1. The today part of indexOfToday is self. It’s whatever day the enumeration instance represents.

allCases is a property of the Weekday type, so you have to use Weekday first in an instance method in order to use allCases.

  1. In general, people (including Apple) use Int to represent all integers. If you expect to be working with integers in someone else’s code, even if the numbers can’t be negative, you’ll probably be dealing with Int. That prevents anyone having to perform conversions between integer types, but it also allows for crashes and other nonsense to occur when only positive numbers are expected. How you deal with that upside and downside is up to you when you write your own functions.

Is there a way to check the type of indexOfToday and dayCount?

Yes! Option-clicking on just about anything in Swift will give you some handy information about it.

Unlike the example in the video [3:20] ,
I had to do an optional binding in order to get rid of the errors .

My method inside the Weekday enum ended up like this :

mutating func advance(by dayCount: UInt) {
    let indexOfToday = Weekday.allCases.firstIndex(of: self)
    if let indexOfToday = indexOfToday {
        let indexOfAdvancedDay = indexOfToday + Int(dayCount)
        self = Weekday.allCases[indexOfAdvancedDay % Weekday.allCases.count]

:point_right: When you OPTION click on the .firstIndex method , you learn that the method returns an optional Int .

Did the Swift Apprentice book :orange_book: help ?

You missed the force unwrap that we used at the end of this line:

let indexOfToday = Weekday.allCases.firstIndex(of: self)!

Force unwrapping is a more meaningful choice here, because there is no possibility of indexOfToday being nil.

:+1: Ok .

I am going to get into the habit of unwrapping everything with the optional bind instead of the bang :firecracker: operator .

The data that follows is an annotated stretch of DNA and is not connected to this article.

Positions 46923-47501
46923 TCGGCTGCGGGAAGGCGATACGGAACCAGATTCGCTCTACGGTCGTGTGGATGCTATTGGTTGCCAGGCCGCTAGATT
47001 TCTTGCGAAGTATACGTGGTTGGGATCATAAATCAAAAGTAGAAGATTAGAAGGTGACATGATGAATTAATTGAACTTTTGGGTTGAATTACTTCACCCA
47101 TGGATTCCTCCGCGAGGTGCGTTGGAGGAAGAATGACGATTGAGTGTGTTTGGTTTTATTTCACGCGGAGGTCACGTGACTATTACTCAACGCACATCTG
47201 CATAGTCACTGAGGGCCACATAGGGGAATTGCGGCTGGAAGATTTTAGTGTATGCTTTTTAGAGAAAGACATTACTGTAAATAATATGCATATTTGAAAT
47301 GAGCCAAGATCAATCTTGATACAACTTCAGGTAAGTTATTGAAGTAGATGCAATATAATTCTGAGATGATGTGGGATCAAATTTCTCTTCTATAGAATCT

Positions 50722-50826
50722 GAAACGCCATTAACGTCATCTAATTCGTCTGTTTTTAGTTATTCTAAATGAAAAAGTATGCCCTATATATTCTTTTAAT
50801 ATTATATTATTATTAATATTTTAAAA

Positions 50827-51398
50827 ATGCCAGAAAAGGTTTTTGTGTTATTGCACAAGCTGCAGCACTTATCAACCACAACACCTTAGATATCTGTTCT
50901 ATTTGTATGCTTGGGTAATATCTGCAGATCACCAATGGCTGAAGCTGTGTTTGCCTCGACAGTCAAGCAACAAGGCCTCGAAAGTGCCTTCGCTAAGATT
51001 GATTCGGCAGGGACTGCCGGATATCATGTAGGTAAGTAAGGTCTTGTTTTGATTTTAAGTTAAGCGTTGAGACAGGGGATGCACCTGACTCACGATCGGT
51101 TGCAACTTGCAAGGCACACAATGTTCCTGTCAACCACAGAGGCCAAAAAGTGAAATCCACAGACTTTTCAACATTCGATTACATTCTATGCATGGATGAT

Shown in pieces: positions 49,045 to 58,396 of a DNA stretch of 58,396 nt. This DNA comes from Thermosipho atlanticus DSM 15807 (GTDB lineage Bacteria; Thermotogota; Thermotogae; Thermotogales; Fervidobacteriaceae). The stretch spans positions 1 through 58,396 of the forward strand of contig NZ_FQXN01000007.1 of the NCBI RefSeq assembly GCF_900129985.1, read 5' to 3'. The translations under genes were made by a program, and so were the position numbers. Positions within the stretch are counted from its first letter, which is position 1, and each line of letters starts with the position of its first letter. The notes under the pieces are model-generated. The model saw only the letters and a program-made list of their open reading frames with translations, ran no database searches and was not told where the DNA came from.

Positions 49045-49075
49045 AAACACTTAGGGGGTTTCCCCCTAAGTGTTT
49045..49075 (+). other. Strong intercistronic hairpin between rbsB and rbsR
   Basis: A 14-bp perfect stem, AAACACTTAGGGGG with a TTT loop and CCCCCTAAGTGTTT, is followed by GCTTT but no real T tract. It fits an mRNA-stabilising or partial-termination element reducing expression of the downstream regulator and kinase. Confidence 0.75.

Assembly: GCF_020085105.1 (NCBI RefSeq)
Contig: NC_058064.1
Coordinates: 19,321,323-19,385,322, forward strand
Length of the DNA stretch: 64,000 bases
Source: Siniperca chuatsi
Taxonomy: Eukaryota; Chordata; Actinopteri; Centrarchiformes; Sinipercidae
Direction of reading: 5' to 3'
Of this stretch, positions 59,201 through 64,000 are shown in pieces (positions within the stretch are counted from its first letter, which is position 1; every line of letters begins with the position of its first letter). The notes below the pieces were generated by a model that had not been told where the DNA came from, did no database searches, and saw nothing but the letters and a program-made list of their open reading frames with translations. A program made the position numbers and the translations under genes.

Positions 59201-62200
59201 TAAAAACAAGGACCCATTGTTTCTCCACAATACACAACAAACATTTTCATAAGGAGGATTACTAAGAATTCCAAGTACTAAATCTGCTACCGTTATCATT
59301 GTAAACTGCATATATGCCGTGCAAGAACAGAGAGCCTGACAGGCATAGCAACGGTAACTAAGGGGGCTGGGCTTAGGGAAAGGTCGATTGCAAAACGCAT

It is not that, is it? Going through the first lot of videos does not help one iota. Let’s face it, the explanations provided are just incompetent. It is beyond me how anybody could sign off your videos for tutorial purposes. As I said earlier, get your customer segment right. Because right now, all you have achieved is stolen my time. Thanks

@jezza Please let us know what you don’t understand exactly when you get a chance. Thank you!

I had trouble following too at first but I found it very helpful to look at Apple’s documentation for each of the subjects. I don’t mean the actual documentation for a function or a call but, let’s say the topic of properties in general. What these short tutorials cover is most of the coding basics you will stumble upon in your professional work and they tend to go fast. They can be overwhelming but each time you go through them you will notice, or understand, something new.

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At 13:10 Jessie says “and this doesn’t make sense” when talking about creating an instance of the Mathematics struct. Why did he say that? Is it because the Mathematics struct only had a type method and nothing else and so there’s no point creating an instance of a Type that doesn’t offer you anything more than the Type method which the Type was already offering you without you having to create an instance in the first place?